Why are photonics and optics such important topics for future electrical engineers?

Photonics and optics really touch every part of your life—from the LiDAR remote sensing used to monitor natural disasters or assist with self-driving cars, to retina scanning used in eye exams. When you go to the supermarket and scan your item at checkout, a laser is involved. When you take part in a Zoom call, there’s an optical fiber that carries the discussion and video. Lasers are even used for defense, such as with standoff detection.

We’re hearing a lot about electrical engineering and lasers in the news lately. Do you think this is having an impact on hiring demand, and if so, why?

Lasers are used in the manufacturing of semiconductor chips. Right now, there’s a global shortage of chips that is impacting car manufacturing and more. Discussions are taking place about increasing this chip manufacturing in the United States. Learning the physics of semiconductors and interaction with light (optoelectronics) is essential. There is a considerable need for electrical engineers with knowledge in this subject area.

What should students expect upon enrolling in the program?

The first course of the Specialization, Light Emitting Diodes and Semiconductor Lasers, is definitely the toughest, but students can ask questions and engage with the course facilitator. It’s hard work, but students are able to reap the benefits and apply their knowledge to real-world problems after completion.

We hear you have an excellent course facilitator. How does he help current students?

Yes! The course facilitator, Allen Xu, collaborates with students in these Coursera classes—answering questions in discussion forums, giving pointers on starting homework, and helping improve the course based on student feedback. He graduated from the MS-EE program and completed the Active Optical Devices Specialization, so he understands students’ needs and has been inspired by the topic.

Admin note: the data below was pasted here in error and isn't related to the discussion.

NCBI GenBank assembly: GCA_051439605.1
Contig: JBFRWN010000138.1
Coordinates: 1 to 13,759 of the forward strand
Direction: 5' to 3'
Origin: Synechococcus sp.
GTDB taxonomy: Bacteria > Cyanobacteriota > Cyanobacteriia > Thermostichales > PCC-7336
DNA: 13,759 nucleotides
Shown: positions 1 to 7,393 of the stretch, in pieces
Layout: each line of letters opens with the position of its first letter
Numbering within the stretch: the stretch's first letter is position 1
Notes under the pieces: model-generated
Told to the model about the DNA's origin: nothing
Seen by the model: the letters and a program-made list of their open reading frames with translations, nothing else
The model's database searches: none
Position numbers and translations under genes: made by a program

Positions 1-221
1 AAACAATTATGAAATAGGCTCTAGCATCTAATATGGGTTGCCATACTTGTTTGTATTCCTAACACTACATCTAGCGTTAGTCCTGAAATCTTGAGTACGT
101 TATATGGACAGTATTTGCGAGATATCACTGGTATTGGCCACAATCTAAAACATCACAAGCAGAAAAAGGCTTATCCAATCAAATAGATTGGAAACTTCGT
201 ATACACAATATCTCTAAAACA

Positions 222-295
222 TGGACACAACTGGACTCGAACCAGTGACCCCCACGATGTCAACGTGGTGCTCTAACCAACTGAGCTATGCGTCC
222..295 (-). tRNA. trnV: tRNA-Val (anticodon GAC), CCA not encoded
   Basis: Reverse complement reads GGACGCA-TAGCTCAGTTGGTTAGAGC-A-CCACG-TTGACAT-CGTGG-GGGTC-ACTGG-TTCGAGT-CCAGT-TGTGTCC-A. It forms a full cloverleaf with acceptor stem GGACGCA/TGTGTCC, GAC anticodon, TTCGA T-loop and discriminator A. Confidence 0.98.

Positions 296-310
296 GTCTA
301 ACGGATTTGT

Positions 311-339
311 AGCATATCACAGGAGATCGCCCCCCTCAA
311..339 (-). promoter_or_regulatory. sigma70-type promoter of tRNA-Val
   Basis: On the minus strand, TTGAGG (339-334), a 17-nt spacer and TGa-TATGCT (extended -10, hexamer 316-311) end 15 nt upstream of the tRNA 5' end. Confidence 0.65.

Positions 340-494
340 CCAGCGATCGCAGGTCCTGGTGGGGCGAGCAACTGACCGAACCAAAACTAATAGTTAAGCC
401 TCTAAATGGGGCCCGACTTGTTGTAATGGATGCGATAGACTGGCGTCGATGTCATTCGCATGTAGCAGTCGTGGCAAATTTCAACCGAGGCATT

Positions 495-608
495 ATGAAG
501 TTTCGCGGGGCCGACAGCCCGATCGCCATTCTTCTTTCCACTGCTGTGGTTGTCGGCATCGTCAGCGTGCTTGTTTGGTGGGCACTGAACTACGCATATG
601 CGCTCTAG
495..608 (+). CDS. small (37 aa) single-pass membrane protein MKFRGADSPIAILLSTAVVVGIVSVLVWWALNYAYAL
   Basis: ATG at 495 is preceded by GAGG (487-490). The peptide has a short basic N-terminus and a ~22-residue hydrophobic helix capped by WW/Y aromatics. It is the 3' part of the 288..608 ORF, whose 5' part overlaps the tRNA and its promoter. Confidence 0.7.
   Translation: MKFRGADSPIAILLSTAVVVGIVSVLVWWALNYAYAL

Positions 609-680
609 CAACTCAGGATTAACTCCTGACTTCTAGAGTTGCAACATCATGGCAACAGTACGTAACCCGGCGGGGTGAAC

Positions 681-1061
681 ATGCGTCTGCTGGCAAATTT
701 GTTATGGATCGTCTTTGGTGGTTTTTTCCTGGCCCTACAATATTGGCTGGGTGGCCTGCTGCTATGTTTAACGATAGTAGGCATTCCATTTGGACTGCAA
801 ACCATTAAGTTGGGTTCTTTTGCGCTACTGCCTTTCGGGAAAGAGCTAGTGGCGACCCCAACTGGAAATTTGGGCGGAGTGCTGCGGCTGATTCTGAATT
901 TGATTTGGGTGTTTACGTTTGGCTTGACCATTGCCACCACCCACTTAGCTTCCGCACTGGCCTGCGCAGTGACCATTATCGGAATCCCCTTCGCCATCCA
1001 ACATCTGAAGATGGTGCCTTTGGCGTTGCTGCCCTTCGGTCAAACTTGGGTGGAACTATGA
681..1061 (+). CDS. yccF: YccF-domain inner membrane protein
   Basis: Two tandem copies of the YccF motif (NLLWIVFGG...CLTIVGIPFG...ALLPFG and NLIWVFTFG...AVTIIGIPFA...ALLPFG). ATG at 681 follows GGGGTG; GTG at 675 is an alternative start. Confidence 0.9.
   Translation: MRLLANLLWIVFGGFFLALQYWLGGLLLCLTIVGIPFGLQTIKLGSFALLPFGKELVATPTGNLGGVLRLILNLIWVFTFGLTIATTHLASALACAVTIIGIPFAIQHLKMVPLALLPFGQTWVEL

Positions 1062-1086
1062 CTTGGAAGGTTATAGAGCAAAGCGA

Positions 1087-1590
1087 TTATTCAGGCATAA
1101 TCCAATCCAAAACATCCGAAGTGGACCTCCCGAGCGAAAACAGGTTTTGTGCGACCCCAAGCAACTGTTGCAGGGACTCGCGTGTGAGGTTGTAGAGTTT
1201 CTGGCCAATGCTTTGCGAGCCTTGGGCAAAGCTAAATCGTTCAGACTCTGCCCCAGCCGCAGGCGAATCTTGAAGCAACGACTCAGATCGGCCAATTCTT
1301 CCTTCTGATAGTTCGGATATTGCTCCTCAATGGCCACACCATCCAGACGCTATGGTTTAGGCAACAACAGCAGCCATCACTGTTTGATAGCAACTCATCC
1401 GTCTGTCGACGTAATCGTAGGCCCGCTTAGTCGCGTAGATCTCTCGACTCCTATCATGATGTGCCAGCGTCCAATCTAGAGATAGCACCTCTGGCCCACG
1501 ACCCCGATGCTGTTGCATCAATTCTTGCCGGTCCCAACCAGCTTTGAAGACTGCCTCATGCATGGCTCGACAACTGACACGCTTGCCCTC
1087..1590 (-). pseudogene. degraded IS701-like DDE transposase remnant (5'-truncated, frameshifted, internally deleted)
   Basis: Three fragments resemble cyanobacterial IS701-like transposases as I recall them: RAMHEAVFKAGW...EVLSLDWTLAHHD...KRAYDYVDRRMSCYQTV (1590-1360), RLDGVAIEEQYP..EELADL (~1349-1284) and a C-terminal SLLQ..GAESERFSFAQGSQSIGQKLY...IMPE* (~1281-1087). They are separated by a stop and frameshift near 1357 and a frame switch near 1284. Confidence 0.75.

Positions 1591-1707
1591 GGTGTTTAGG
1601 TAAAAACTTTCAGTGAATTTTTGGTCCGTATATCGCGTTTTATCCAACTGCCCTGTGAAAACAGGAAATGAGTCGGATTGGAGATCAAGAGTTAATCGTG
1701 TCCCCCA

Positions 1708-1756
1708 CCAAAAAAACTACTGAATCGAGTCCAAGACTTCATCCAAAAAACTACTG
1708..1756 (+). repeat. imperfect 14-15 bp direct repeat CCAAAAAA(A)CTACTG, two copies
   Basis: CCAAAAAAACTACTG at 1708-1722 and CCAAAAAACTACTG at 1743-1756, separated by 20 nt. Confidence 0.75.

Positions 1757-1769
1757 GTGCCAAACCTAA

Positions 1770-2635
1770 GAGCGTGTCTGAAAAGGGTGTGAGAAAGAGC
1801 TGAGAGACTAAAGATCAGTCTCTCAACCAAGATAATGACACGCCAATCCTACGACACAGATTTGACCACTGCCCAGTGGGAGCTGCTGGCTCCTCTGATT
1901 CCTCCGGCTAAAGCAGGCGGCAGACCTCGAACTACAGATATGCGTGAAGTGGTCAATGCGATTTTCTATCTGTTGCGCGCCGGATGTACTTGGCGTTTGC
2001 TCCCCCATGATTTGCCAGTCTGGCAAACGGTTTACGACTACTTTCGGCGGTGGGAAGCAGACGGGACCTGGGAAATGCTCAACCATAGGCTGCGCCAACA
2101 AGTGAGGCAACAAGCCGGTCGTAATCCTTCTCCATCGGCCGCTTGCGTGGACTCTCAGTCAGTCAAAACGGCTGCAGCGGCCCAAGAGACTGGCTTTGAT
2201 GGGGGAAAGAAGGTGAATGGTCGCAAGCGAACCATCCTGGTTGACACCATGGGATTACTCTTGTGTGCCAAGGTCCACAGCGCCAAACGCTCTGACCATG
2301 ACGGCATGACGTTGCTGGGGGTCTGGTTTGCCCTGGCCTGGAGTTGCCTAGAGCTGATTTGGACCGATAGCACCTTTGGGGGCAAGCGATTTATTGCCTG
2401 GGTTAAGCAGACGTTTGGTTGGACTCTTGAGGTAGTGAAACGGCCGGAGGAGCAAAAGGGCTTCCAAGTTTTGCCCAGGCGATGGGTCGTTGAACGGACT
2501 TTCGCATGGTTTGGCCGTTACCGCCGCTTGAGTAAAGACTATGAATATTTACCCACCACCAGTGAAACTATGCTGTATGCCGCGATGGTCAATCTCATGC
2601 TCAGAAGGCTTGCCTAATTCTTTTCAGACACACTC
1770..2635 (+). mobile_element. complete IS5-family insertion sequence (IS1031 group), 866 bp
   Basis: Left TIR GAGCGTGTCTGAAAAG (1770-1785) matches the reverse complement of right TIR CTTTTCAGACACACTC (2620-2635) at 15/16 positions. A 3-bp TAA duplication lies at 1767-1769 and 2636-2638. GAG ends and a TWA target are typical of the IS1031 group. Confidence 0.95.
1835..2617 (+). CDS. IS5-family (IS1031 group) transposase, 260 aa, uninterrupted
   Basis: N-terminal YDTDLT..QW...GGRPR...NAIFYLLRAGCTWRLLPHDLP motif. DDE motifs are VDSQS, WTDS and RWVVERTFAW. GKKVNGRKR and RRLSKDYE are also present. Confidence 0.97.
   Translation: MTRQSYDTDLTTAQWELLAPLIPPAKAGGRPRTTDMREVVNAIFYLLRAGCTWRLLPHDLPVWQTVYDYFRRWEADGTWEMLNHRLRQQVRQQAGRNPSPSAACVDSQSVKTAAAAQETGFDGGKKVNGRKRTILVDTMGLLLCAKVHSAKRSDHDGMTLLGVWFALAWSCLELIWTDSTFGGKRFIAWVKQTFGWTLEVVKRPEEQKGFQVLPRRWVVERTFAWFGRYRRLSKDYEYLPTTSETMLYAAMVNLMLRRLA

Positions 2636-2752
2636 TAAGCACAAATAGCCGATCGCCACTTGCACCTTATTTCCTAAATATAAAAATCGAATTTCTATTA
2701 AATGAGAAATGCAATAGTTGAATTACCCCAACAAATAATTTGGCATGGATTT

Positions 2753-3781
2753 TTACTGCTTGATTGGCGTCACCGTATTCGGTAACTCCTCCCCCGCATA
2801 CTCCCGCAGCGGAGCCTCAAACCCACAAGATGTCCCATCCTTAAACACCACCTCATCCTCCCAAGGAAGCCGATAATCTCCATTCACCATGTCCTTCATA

Thank you for taking the time to share your insights, and for building such an important program to support learners eager to move into this high-impact career field!


Professor Gopinath teaches three courses on Coursera, which make up the Active Optical Devices Specialization:

  • Light Emitting Diodes and Semiconductor Lasers: This course explores semiconductor light-emitting diodes (LEDs) and lasers, as well as the important rules for their analysis, planning, design, and implementation.
  • Nanophotonics and Detectors: This course examines nanophotonic light-emitting devices and optical detectors, including metal semiconductors, metal semiconductor insulators, and pn junctions. The curriculum also covers photoconductors, avalanche photodiodes, and photomultiplier tubes.
  • Displays: This course dives into electronic display devices, including liquid crystals, electroluminescent, plasma, organic light-emitting diodes, and electrowetting-based displays. Students also learn about various design principles, affordances and liabilities, and a variety of applications in the real world of professional optics.

Students who take these courses can apply their academic credit towards the 100% online, flexible Master of Science in Electrical Engineering (MS-EE) program—the only top-ranked online electrical engineering graduate program with no application and performance-based admission.*

*Optimal’s Guide to Online School, 2020 Best Online Master’s in Electrical Engineering Degrees in the US